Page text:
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Advanced Introduction to Law and Artificial Intelligence

Woodrow Barfield Ugo Pagallo

Woodrow Barfield and Ugo Pagallo present a succinct introduction to the legal issues related to the design and use of artificial intelligence (AI). Exploring human rights, constitutional law, data protection, criminal law, tort law, and intellectual property law, they consider the laws of a number of jurisdictions including the US, the European Union, Japan, and China, making reference to case law and statutes.
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Tort law approaches

Woodrow Barfield Ugo Pagallo


Within law, extra-contractual obligations or what common law lawyers have traditionally called tortious liability are generally obligations between private persons imposed by the government to compensate for damage done by wrongdoing. Much discussion within the legal community has focused on how to impose liability when the tortfeasor is an AI entity. Notwithstanding crucial distinctions between common law and civil law legal traditions, tort obligations can be grouped into three main categories – intentional torts, negligence-based torts, and strict liability.1

Starting with intentional torts, responsibility for tortious conduct falls on the person who has voluntarily performed the wrongful action prohibited by the law. With regard to negligence-based responsibility, negligence hinges on the notion of the reasonable person who fails to guard against foreseeable harm; in other words, damages are caused to others because of personal fault, such as lack of due care. Finally, in cases of strict liability, the law imposes responsibility regardless of the person’s intention or use of ordinary care, as occurs with employers’ vicarious responsibility for the behavior of their employees.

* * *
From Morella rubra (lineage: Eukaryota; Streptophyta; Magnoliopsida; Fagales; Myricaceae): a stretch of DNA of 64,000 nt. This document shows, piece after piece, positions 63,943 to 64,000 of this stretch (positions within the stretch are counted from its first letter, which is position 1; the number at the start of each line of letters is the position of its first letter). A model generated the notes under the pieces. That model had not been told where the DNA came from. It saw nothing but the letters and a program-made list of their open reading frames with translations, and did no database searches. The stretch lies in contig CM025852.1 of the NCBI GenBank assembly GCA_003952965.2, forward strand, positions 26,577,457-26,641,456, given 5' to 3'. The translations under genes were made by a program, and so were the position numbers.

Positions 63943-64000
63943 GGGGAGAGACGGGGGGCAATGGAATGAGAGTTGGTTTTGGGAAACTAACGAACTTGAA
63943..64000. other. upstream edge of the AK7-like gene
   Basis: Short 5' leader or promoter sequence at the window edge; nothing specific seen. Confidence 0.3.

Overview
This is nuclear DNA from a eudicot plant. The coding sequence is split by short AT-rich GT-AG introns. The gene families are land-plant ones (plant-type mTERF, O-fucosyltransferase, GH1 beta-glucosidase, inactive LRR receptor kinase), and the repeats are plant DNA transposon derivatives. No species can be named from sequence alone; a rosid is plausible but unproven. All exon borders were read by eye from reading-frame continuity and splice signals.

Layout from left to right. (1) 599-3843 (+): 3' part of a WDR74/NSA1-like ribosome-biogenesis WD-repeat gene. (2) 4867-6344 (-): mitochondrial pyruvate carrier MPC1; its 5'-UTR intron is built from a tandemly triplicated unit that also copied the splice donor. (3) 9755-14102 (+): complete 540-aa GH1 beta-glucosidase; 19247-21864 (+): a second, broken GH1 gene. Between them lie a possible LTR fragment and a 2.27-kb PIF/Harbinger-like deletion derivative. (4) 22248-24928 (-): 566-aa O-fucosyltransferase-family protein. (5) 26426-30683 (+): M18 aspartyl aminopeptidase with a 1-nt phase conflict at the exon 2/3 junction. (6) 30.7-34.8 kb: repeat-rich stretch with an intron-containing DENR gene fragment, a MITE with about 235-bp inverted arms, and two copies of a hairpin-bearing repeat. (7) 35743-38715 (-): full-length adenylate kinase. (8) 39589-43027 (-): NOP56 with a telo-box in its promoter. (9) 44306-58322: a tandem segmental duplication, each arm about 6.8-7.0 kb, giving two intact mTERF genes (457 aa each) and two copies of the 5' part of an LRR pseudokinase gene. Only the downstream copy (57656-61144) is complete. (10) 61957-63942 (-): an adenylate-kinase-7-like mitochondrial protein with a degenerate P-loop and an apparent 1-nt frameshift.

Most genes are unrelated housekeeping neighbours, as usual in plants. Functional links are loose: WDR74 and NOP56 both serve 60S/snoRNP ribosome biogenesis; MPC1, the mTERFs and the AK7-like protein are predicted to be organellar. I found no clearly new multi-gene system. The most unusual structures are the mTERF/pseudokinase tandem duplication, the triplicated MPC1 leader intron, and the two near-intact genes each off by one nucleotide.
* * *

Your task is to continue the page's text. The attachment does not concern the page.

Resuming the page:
Against this traditional framework, the legal impact of AI technologies results in three levels of complexity for tort doctrine. First, the design, construction, and use of AI systems affect basic notions of tort law, such as the idea of the reasonable person guarding against foreseeable harm. We have mentioned in a previous chapter that AI systems are not simply “out-of-the-box” machines and that the reasonable person standard may have to be modified to account...

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